Oh the neighbors!


Today, our neighbors got together for a gathering we’ve been trying to make more and more “regular.”  We had 11 adults, 3 school-age kids, 1 toddler, and 2 babies running through our house today – and I loved just about every minute of it.  This is unusual for me because after a couple of hours “entertaining” I usually need to crawl into a corner and take a nap!

That, however, is kinda the point.  While the morning preparations to get the house ready for our afternoon whirlwind were of the “hey we’re entertaining today” variety – the gathering itself was anything but a “typical lunch/dinner party.”

First, folks tend to get along in this group – which makes things a lot easier during conversation.

Second, the kids all played together well (and have played together well for as long as they’ve known each other).  The school-age kids are very careful around the babies and toddler, and actually love to spend time with them.  When the older kids were rolling in the mud out in our back-yard, the babies had a blast in our playroom (which still has a lot of “baby friendly” toys in it for just such an occasion).

Third, when you get four or five baseball fans sitting in a room watching a game passionately – well, that to me is a bit of heaven.  Seriously, I miss sharing a game with people, I need to do it more often.

Fourth, there’s no pressure with these people.  They treat Jen and I like….people, which is refreshing.  People are quite aware that I’m a pastor, and whenever we get together I often find myself explaining interesting things to the group (like what the transfiguration is to our Jewish friends who were heading to a Transfigurtation parish’s fund-raising dinner tonight).  Yet, I don’t feel like I’m ever in the spotlight, which is a good thing.  No pressure means, “I’m not entertaining” and that means I don’t have to be involved if I don’t want to be – and I often felt no need to be involved, so I wasn’t.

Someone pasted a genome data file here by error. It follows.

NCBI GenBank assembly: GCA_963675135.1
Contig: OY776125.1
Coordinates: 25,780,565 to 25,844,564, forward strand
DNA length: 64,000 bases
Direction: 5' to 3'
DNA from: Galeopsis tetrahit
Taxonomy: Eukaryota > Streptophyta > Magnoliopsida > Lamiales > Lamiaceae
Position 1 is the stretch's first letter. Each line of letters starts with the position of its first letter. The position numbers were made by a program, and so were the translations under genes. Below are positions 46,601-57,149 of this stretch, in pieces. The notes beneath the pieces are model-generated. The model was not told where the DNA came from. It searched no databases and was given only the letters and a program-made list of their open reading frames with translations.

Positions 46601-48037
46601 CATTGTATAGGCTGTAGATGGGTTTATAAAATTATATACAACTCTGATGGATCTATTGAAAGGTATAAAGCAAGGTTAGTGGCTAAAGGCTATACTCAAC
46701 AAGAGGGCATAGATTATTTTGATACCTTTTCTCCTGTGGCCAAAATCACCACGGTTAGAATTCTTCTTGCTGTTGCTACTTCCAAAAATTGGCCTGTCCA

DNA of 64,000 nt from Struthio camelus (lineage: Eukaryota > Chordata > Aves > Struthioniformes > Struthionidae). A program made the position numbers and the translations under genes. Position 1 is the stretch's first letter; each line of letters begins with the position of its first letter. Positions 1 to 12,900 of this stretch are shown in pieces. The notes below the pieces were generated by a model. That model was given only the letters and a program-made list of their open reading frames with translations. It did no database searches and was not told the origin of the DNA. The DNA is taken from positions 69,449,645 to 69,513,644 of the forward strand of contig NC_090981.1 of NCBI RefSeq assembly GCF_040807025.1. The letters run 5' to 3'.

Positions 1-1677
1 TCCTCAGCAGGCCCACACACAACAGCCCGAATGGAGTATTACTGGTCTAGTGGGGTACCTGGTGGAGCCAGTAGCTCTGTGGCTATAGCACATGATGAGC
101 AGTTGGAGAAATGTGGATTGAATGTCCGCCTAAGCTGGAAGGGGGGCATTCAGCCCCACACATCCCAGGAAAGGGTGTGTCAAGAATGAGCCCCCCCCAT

This was “community,” without having to name it – which is so nice.  I catch glimpses of this will some folks at Central, but it’s hard to live like this in that environment where I’ll always be “the pastor.”  Still, I’m grateful for the tastes I get of that with folks from Central – playing cards, spontaneous dinners, spending time down at the shore with some folks, chats while we’re dropping off kids at school.  Still, I wish there was more of this type of thing at Central – of just simple, “Hey let’s get together and have a good time because we like each other.”  More and more and more please.

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